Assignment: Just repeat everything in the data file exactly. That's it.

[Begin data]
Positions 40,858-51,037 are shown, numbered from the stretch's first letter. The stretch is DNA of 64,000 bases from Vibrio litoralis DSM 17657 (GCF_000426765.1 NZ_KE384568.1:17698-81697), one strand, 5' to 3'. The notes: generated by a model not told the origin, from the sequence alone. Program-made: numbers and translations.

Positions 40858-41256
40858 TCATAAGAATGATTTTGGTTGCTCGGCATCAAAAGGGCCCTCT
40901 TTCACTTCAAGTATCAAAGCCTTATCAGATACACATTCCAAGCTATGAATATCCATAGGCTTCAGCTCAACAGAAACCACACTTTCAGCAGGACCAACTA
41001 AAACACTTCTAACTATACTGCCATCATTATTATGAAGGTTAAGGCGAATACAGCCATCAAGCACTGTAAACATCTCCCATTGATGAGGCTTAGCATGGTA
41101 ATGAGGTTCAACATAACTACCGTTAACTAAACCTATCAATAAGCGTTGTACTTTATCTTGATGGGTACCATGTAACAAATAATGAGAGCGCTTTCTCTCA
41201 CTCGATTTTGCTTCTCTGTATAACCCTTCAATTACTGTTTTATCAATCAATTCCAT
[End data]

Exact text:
Positions 40,858-51,037 are shown, numbered from the stretch's first letter. The stretch is DNA of 64,000 bases from Vibrio litoralis DSM 17657 (GCF_000426765.1 NZ_KE384568.1:17698-81697), one strand, 5' to 3'. The notes: generated by a model not told the origin, from the sequence alone. Program-made: numbers and translations.

Positions 40858-41256
40858 TCATAAGAATGATTTTGGTTGCTCGGCATCAAAAGGGCCCTCT
40901 TTCACTTCAAGTATCAAAGCCTTATCAGATACACATTCCAAGCTATGAATATCCATAGGCTTCAGCTCAACAGAAACCACACTTTCAGCAGGACCAACTA
41001 AAACACTTCTAACTATACTGCCATCATTATTATGAAGGTTAAGGCGAATACAGCCATCAAGCACTGTAAACATCTCCCATTGATGAGGCTTAGCATGGTA
41101 ATGAGGTTCAACATAACTACCGTTAACTAAACCTATCAATAAGCGTTGTACTTTATCTTGATGGGTACCATGTAACAAATAATGAGAGCGCTTTCTCTCA
41201 CTCGATTTTGCTTCTCTGTATAACCCTTCAATTACTGTTTTATCAATCAATTCCAT